Apple’s mantra for a few decades has been Think Different. That corporate attitude brought the iPod, iTunes Store, iPhone, and iPad, not to mention a line of Macs that are the envy of the PC world (not to mention the most profitable line).
After six months of suffering insults to the injury of a falling stock price, Apple has decided to just remain Apple. Remember the rumors of iOS 7? Black and white and flat all over? Instead, it’s pastel, neon, and depth.
Who Was Thinking Depth?
Depth? Sure, I expected iOS 7 to arrive with a lighter look, maybe a different font scheme to match. And, to be honest, I thought we’d seen the last of glossy icons and shadowed buttons.
Why? Because everyone already knows what they are so they don’t need to be quite so obvious. Yet, Apple wanted to create a device that wasn’t just software stuck on top of a slab of aluminum and glass.
iOS 7 is the marriage of pastel and neon, but ends up being more of a Ménage à trois relationship because of the added relationship of depth.
Forget black and white and flat all over. That just didn’t happen. In iOS 7 icons and buttons are familiar, yet different, and often in a Fisher-Price, eye candy design that’s not really off putting because it’s similar to iOS 6.
What is dramatically different is that motion layer that iOS 7 places between icons and background, which, as the hand moves the device, it appears as if both software and hardware are one piece.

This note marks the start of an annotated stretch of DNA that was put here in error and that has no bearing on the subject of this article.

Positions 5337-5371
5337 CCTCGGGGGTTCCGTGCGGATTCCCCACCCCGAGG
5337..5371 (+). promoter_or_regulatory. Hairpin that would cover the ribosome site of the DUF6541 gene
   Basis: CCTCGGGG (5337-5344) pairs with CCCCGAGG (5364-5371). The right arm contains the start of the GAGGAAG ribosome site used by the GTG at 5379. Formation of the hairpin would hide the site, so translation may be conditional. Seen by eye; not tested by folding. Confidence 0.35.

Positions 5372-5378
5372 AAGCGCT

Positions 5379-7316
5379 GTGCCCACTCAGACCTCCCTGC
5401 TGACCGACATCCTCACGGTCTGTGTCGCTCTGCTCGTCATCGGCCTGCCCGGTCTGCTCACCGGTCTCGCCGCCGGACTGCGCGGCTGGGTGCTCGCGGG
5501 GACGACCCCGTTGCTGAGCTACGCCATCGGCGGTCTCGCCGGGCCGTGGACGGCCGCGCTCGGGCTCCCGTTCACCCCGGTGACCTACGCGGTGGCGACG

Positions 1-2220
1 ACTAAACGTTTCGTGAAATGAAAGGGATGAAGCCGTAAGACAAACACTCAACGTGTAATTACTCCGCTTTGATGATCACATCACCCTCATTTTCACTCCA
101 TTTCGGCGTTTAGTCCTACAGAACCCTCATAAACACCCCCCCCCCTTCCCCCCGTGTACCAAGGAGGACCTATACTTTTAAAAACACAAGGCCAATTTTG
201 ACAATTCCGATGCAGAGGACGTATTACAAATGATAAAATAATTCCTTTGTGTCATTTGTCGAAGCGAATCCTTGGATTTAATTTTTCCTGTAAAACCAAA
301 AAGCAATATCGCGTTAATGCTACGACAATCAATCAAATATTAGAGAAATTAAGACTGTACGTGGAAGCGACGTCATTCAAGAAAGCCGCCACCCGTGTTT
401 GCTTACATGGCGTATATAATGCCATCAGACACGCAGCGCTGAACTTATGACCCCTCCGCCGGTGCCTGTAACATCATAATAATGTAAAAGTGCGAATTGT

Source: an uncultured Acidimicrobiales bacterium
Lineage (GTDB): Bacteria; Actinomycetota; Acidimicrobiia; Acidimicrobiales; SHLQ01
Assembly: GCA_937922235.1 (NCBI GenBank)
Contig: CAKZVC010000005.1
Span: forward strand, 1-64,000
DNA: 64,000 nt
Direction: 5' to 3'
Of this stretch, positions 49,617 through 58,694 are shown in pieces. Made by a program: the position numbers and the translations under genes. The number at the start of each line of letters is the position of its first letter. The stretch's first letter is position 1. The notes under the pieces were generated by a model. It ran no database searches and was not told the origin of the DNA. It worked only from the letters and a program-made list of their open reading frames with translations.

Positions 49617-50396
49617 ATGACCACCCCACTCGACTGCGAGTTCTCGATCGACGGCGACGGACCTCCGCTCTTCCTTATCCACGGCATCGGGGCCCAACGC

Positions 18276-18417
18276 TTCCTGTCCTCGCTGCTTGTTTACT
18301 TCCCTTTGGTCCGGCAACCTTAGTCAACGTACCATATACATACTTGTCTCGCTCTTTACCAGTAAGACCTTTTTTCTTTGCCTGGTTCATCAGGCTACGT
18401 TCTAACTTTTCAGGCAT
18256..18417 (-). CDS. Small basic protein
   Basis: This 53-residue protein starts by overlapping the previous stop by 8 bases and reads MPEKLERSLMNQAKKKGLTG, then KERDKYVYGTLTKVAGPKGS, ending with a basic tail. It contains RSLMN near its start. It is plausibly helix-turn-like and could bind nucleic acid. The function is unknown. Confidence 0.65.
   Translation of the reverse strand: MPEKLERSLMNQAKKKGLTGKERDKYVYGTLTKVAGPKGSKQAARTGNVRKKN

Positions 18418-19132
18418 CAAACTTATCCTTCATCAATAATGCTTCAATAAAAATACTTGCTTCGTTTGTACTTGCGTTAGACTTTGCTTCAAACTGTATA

From what I’ve seen of Apple’s videos, including the keynote video, I’m not put off by the pastel neon icon look as much as I app by what seems to be bare naked for the sake of nudity. Take a look at calendar and you’ll see what I mean.
Sure, I know exactly what it is at a glance. It’s a calendar. But it’s also devoid of character, flavor, and personality. Is that a good thing?
iOS 7’s home screen appears more playful, and the depth is more subtle unless the device is being moved, in which case that extra layer below the icons appears to move, too.
Is all that visual movement a good thing? I don’t know but I expect the design community to be somewhat polarized by iOS 7. After all, design isn’t science.
Already I’ve read of designer elites who comment that iOS 7 feels rushed, and they have a laundry list of examples of not where less is more, but less is just less but maybe needs to be a little more.
At a time when Android and BlackBerry and Windows Phone are rushing to add more functionality to their products, Apple’s iOS 7 gives the visual appearance of having less while actually offering more. Here’s another example.
What were once obvious buttons are gone, yet replaced with what are obviously buttons to push. Is that better design? Or, simply a different design? Does that make iOS more usable? I don’t think so. But it is different enough that Apple fan folks will call for designer Jonny Ive to be crowned the CEO in waiting.